The 20th Foot at the Battle of Inkerman by David Rowlands
Original owned by Royal Regiment of Fusiliers
Image courtesy of Wikimedia Commons
The Battle of Inkerman took place on 5th November 1854 in Crimea, during the Crimean War of 1853 – 1856. The territory of Crimea was at that time part of the Russian Empire which had annexed it in 1783.
The battle was fought by the allied British and French troops against the Imperial Russian Army. It earned the name ‘The Soldier's Battle’ because foggy conditions on the day isolated the troops, sometimes into small parties of men, requiring them to rely on their own initiative. The name also refers to the savagery of the fighting.
The Russian attack, comprising 42,000 men and 134 guns, split into two forces, was concentrated on the British Second Division, numbering 2,700 men and 12 guns.
At dawn on Sunday, 5th November, the church bells of the Russian naval port of Sevastopol began pealing, not to call the people to worship, but to encourage the Russian troops as they advanced towards the British. 6,000 soldiers in dense columns were preceded by 300 riflemen. A further 9,000 men were held in reserve.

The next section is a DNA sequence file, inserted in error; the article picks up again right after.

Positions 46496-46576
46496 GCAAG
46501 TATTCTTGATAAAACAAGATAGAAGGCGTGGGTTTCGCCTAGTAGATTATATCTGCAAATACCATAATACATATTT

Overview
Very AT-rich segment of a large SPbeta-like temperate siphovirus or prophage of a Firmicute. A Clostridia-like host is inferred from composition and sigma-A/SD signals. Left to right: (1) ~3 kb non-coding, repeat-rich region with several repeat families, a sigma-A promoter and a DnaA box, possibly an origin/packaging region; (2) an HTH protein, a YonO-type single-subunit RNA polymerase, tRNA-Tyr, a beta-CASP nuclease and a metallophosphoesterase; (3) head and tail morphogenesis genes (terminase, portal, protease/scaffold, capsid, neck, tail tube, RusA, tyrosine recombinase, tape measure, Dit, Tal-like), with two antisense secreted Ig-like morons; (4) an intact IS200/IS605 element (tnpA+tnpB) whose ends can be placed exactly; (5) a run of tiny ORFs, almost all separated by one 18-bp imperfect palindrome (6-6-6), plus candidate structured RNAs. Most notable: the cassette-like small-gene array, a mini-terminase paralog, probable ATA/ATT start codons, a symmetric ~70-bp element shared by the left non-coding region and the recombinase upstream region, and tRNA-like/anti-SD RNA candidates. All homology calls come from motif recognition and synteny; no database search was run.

The Russian infantry pressed forward through drifting fog and were met by British troops using the British Minié rifled muskets. These were designed to give rapid muzzle reloading. They had a longer range and were more accurate than the Russians’ flint lock muskets. They were also more reliable, particularly in wet conditions.
As things began to look very difficult French and British reinforcements arrived, raising the numbers to 8,500 British with 38 guns and 7,500 French with 18 guns. (These numbers vary according to different sources) In spite of being heavily outnumbered, the British being outstripped by 5 to 1 for much of the fighting, the allied troops held their ground and repelled the Russian attacks. The Russians had no fresh reserves, having earlier deployed all their 42,000 troops. Gradually they started withdrawing. The allies did not give chase and by 2:30 pm were left holding the field.
Sir Edward Bruce Hamley, then a young officer, described the end of the fighting saying: ‘This extraordinary battle closed with no final charge nor victorious advance on the one side, no desperate stand nor tumultuous flight on the other. The Russians, when hopeless of success, seemed to melt from the lost field.’
This was the last occasion during the Crimean War that the Russians attempted large-scale attacks to defeat their opponents. They had been surprised and impressed by the tenacity and fighting spirit of their adversaries.
Twelve Victoria Crosses were awarded to British soldiers.
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